A Formula for Pain

by Nicole Frush Munro | Hudson Cook, LLP

Here we are going to describe how one dealership experienced a formula for pain. The formula begins with an angry customer, one or more bad actors, and a violation of the law. It ends with the following damages calculation: actual damages x 3 + statutory damages + punitive damages + attorneys’ fees. This formula, applied all over the country under unfair and deceptive practices acts or other type of consumer protection laws = OUCH! Take a look.

Billy Cook traded a 1997 Ford Aspire and a 1993 Ford Thunderbird as part payment for a 1999 Cougar. When the dust settled, he claimed that the dealer, Newman Motor Sales, inflated the amount financed by several thousand dollars over and above the sale price by among other things, imposing a $1,000 dealer processing fee. The dealer then refused to transfer title to Cook.

“Use this time to decide if you have the right staff for your operations, and to help take your business where you want to go next year.”

Unhappy with this turn of events, Cook refused to pay. The dealer then repossessed and sold the Cougar along with over $1,000 of Cook’s personal tools and other property.

Cook eventually sued the dealership and its two principals, the Newman brothers. After some discovery, during which one of the Newman brothers refused to be deposed, Cook moved for summary judgment, asserting that the dealership and the Newman brothers engaged in fraud and deception that caused him damages. He claimed that the Newmans violated the Ohio Certificate of Motor Vehicle Title Law, the Ohio Consumer Sales Practices Act, and the federal Truth in Lending Act.

The trial court granted summary judgment to Cook. The trial court awarded damages to Cook under the CSPA for the loss of the Aspire, the Thunderbird, and Cook’s personal tools and property. The trial court also awarded Cook consequential damages arising from the wrongful repossession (transportation and work-related expenses, pain and suffering, aggravation and stress), an additional sum for humiliation (the Newmans conveyed Cook’s license plates to a drug dealer), an additional sum for anxiety caused by death threats made by the Newman brothers, and other amounts. Cook’s CSPA damages totaled $23,981, but the CSPA provides for treble damages, so the court increased the CSPA award to $71,945.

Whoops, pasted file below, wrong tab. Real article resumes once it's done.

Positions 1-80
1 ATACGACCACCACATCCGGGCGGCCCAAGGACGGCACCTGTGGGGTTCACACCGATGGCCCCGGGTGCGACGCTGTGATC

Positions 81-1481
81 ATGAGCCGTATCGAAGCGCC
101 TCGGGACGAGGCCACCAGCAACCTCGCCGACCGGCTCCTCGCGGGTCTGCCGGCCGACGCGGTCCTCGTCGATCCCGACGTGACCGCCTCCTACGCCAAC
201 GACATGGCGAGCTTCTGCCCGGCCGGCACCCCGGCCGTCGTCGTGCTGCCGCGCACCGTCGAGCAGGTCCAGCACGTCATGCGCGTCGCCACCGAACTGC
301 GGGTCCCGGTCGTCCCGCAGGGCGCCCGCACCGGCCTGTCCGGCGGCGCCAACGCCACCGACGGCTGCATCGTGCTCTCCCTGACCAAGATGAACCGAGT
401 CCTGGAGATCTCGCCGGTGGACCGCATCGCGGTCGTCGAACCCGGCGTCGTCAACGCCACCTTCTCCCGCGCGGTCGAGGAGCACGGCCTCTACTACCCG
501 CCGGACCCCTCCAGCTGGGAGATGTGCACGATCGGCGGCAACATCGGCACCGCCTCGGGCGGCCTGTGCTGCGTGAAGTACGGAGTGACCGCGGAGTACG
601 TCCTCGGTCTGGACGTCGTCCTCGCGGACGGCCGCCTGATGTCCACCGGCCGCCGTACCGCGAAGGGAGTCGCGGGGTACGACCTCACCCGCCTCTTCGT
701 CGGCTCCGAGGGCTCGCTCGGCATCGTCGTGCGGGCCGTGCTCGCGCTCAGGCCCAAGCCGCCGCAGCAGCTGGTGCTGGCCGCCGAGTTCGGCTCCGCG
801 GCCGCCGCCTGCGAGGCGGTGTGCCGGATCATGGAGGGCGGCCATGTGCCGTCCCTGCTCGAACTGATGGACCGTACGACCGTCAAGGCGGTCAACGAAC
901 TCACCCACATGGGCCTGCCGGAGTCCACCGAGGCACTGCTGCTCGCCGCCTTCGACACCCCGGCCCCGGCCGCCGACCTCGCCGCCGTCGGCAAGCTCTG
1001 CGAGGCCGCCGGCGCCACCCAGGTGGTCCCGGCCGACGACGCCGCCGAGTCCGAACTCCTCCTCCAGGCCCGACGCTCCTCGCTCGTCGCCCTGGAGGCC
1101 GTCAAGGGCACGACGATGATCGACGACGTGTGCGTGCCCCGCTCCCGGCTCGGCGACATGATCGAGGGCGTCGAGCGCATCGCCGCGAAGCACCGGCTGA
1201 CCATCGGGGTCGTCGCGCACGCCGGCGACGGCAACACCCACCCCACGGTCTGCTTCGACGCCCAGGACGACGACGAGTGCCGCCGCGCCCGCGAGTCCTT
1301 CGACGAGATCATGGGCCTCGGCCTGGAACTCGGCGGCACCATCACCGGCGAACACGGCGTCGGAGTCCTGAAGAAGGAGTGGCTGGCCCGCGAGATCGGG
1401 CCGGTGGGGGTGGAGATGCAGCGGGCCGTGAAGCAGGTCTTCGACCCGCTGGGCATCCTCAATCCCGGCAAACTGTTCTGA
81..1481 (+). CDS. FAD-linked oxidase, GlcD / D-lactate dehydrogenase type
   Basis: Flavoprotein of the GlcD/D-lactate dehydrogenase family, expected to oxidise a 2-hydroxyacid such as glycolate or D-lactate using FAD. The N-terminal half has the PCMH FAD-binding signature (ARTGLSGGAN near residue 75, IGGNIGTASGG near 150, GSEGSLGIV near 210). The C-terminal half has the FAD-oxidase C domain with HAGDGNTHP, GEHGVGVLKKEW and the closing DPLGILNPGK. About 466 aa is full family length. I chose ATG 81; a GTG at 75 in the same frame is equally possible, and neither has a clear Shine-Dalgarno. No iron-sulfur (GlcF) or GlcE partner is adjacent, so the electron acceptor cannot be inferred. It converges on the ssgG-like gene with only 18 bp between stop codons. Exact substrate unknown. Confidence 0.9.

Not done yet with piling on the pain, the trial court also awarded Cook punitive damages of $12,500 because the Newmans’ actions were malicious, statutory damages under TILA of $4,000, and attorneys’ fees of $29,899.52.

If your Radio Shack calculator hasn’t run out of zeroes, your total should now be $118,344.52. That’s a lot of ouch.

The dealership and the Newmans appealed, claiming there were genuine issues of material fact that would preclude summary judgment. In the alternative, they argued that the trial court misapplied the damage rules and should not have allowed punitive damages or attorneys’ fees.

The Court of Appeals of Ohio upheld the trial court’s decision. The appellate court found that the record supported each of the factual determinations the trial court made. The Newmans apparently refused to participate in the discovery process. The appellate court rejected the Newmans’ argument that the trial court was not allowed to award treble damages under the CSPA and also award punitive damages, noting that Cook was entitled to punitive damages because the Newmans acted maliciously. The appellate court also found that Cook was entitled to attorneys’ fees under the CSPA and TILA.

This case is a perfect illustration of why customer complaints against dealers can be so costly. Most states have “unfair or deceptive acts or practices” laws that provide for doubling or, as here, tripling, of the plaintiff’s actual damages. Many consumer protection laws provide that the successful plaintiff can recover attorneys’ fees. Add punitive damages to the mix, and a defendant can take a serious hit.

You might want to highlight these dollar amounts and tape a copy of this article to the door of the F&I office.

– Cook v. Newman Motor Sales, 2010 Ohio App. LEXIS 1664 (Ohio App. May 7, 2010) –

Nicole Frush Munro is a partner in the Maryland office of Hudson Cook, LLP. She represents motor vehicle dealers, sales finance companies, and lenders engaged in motor vehicle finance transactions. Nikki can be reached at 410.865.5430 or by e-mail at nmunro@hudco.com. Based on an article that will appear in Spot Delivery, single print publication rights only to AutoStar Solutions. HC# 4847-1163-0854.

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